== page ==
He struck the ground with a heavy, dull thump. His sword deflected her second spear-stroke more by luck than skill, and he rolled to his hands and knees.
"Clever. You learned well, even after we parted." He lifted his blade and advanced on her. "Show me just how much you've learned, Ari."
Prolonging the battle would only make things harder, she knew. With determination and a deep breath, she thrust forward, but he saw through it.
He dodged with an easy feint and captured her spear underfoot. Wresting it from him sundered the blade from the shaft. She landed in the mud, her weapon now worthless in her hands. Not good.
She was a master with her spear, and he knew that. He knew exactly how to defeat her.
Still, she had the sword on her back. Another of his lessons. In an effort to buy more time, she threw the splintered shaft at him.
It stuck his legs, and it took a few steps to regain his balance. Long enough for her to draw her sword.
He came at her with a powerful lunge. With two hands on her sword, she braced for the attack. His demon form was far stronger than he had been as a paladin.
Straining her divine strength, he pressed the deadlock. They were both slipping in the mud, trying to gain control of the impasse, until he stepped into her space.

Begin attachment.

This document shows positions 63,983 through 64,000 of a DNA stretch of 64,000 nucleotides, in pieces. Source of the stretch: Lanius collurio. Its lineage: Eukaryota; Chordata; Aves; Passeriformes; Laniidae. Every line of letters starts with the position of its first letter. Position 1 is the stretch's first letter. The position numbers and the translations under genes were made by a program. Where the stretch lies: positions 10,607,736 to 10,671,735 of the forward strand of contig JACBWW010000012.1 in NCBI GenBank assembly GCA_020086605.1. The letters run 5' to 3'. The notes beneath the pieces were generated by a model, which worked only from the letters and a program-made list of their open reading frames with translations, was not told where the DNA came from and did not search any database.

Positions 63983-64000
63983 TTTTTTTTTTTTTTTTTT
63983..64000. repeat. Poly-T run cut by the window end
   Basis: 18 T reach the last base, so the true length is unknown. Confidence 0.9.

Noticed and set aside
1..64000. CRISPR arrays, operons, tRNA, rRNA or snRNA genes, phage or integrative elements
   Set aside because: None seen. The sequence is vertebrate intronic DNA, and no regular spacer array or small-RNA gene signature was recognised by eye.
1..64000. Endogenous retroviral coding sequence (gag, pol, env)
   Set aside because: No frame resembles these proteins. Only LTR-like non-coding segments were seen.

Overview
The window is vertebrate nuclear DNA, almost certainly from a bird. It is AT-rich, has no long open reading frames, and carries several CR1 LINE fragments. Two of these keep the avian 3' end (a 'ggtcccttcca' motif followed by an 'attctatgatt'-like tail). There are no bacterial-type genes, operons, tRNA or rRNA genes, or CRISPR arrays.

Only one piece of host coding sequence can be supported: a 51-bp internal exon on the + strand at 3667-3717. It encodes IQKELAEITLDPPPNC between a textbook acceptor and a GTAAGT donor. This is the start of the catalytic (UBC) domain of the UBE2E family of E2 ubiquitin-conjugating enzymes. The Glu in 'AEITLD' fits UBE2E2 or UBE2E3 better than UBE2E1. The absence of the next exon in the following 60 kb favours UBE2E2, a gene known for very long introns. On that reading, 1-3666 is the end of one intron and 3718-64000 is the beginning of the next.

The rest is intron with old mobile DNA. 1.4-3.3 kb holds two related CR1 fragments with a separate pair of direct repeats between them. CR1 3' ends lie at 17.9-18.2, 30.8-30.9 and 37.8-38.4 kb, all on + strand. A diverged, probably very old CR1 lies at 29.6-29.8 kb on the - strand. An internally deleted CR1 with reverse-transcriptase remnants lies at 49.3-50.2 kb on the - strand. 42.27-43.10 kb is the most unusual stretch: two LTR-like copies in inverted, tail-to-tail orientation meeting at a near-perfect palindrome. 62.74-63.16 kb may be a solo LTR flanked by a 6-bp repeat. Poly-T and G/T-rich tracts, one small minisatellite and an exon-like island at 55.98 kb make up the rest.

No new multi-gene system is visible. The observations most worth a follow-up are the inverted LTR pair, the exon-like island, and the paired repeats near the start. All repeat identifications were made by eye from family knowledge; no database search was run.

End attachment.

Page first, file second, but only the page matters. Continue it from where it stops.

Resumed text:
Her sword flew from her hand and landed several feet away from her, sticking up in the mud.
This was it. Staring into the thin slits of his full helm, Aurianna pushed down her fear. Her strength couldn’t save her now. Perhaps his humanity could.
“If the Matthias I knew is truly gone, it should be easy for you to cut me down where I stand.” She didn’t want to be captured. His fate was too terrible to comprehend.
Matthias just stared.
Did her words have some effect on him? Was he considering showing her the mercy he was denied when he sacrificed himself? The moments stretched on as she waited, filled with questions.
Would she live? Would she die? Would she wish for death?
"The Matthias you knew died more than a decade ago," he declared, raising his free hand. Power surged through him and manifested as crackling black flame leaping outwards to engulf her.
She only screamed once before she crumpled. "Barabel," he called.
There was a shifting in the air, and a young man, with bone-white hair, crimson eyes and ram's horns, stood next to him. The demon glanced down at her. "Pretty." He licked his lips, "Very pretty."
"Bind her," Matthias commanded.
Barabel gave a lascivious, predatory smile. "Gladly. Will we be casting lots for her, or do you simply claim first rights?"
"Neither," Matthias said. "She will be presented to Baath-Me'el."
The demon's expression was almost sympathetic.